Superintendent Minister of the Methodist Church in Saint Lucia, Seth Ampadu, has suggested that background checks be conducted on persons aspiring to become ministers of religion.
He made the suggestion against the backdrop of continuing reports of the abuse of young people by Catholic clergymen and cases of sexual immorality by other ministers of religion.
“There are some men and women of the cloth who have not genuinely been called by God,” Ampadu told St Lucia Times.
He asserted that as such,those individuals cannot control themselves.
Nevertheless, Ampadu asserted that nobody is an angel.
But he explained that persons who aspire to be religious leaders need to know themselves and have self control.
“When you are a man of God, a woman of God, you have a certain kind of power over the people, so that whatever you say, whatever you tell them they follow – they obey,” the Superintendent Minister of the Methodist Church in Saint Lucia told St Lucia Times in an interview Friday.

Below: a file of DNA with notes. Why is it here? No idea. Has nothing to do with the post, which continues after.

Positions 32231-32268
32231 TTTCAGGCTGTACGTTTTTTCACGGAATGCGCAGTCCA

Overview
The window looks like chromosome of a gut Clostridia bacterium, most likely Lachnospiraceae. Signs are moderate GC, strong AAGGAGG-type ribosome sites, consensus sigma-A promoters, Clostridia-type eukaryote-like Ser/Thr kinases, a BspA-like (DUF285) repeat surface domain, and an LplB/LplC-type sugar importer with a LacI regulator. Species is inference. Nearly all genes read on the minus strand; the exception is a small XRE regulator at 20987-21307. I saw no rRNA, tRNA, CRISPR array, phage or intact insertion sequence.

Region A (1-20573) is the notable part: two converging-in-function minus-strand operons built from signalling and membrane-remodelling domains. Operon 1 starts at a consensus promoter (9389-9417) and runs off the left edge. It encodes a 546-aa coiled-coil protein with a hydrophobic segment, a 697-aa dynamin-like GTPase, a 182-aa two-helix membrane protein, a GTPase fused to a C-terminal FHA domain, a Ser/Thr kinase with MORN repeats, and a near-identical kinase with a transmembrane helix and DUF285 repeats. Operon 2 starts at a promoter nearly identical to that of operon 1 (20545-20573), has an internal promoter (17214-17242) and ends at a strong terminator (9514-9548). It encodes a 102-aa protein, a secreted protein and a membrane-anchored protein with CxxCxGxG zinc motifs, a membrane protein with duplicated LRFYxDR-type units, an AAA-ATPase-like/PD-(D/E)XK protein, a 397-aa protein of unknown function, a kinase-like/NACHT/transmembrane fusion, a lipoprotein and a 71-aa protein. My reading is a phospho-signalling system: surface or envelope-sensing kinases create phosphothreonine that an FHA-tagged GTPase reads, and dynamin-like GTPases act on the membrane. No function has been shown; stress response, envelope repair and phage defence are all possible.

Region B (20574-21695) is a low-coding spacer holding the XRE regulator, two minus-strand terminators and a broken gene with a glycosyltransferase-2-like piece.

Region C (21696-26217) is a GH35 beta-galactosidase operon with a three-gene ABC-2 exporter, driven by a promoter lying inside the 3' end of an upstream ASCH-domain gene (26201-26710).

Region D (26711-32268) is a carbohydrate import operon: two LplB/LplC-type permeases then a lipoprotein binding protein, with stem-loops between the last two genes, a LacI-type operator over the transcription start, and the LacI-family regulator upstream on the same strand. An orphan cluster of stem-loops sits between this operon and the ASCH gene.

He stated that because members of the flock are vulnerable, religious ministers who do not have self control fall into the trap of immorality.
“That is the problem we are facing in the world today where we see men of the cloth doing a whole lot of things which are immoral,” the religious official noted.
He expressed the view that the churches can play a very significant role.
“When they are recruiting pastors or ministers into the church, they need to be convinced that the minister is sincerely called by God.
“They have to do background checks on the minister,” Ampadu declared.
“They need psychologists to examine the mind of that minister,” he told St Lucia Times, adding that some persons have psychological challenges that cause them to engage in unscriptural behaviour.
“I believe that apart from the fact that you are being called by God, you also need psychological test of the brain to see if the brain is functioning well.”
Ampadu said an investigation also has to be made in the person’s community in the same manner that is done when police officers are being recruited.
He expressed the belief that once this is done, it will minimise, if not stop, the problem.